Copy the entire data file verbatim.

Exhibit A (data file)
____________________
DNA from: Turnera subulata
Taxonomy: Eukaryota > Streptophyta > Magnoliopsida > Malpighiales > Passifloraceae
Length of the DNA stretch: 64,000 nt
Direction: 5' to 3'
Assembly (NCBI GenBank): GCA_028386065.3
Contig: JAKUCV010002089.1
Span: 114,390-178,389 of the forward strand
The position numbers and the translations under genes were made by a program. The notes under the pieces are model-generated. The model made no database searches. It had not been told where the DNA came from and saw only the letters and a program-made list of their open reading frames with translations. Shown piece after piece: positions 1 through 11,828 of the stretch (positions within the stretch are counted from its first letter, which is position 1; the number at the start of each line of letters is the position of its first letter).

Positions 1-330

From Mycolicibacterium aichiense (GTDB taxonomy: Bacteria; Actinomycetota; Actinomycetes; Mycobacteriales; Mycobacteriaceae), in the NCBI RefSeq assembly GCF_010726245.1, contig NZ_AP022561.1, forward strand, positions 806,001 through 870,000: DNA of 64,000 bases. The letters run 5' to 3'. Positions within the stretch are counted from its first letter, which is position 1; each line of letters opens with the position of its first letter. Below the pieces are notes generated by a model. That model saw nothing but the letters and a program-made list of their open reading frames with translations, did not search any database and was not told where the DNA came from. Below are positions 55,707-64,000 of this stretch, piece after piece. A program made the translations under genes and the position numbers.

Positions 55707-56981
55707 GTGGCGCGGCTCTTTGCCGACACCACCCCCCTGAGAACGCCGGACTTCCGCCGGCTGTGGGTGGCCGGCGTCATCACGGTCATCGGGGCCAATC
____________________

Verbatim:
DNA from: Turnera subulata
Taxonomy: Eukaryota > Streptophyta > Magnoliopsida > Malpighiales > Passifloraceae
Length of the DNA stretch: 64,000 nt
Direction: 5' to 3'
Assembly (NCBI GenBank): GCA_028386065.3
Contig: JAKUCV010002089.1
Span: 114,390-178,389 of the forward strand
The position numbers and the translations under genes were made by a program. The notes under the pieces are model-generated. The model made no database searches. It had not been told where the DNA came from and saw only the letters and a program-made list of their open reading frames with translations. Shown piece after piece: positions 1 through 11,828 of the stretch (positions within the stretch are counted from its first letter, which is position 1; the number at the start of each line of letters is the position of its first letter).

Positions 1-330

From Mycolicibacterium aichiense (GTDB taxonomy: Bacteria; Actinomycetota; Actinomycetes; Mycobacteriales; Mycobacteriaceae), in the NCBI RefSeq assembly GCF_010726245.1, contig NZ_AP022561.1, forward strand, positions 806,001 through 870,000: DNA of 64,000 bases. The letters run 5' to 3'. Positions within the stretch are counted from its first letter, which is position 1; each line of letters opens with the position of its first letter. Below the pieces are notes generated by a model. That model saw nothing but the letters and a program-made list of their open reading frames with translations, did not search any database and was not told where the DNA came from. Below are positions 55,707-64,000 of this stretch, piece after piece. A program made the translations under genes and the position numbers.

Positions 55707-56981
55707 GTGGCGCGGCTCTTTGCCGACACCACCCCCCTGAGAACGCCGGACTTCCGCCGGCTGTGGGTGGCCGGCGTCATCACGGTCATCGGGGCCAATC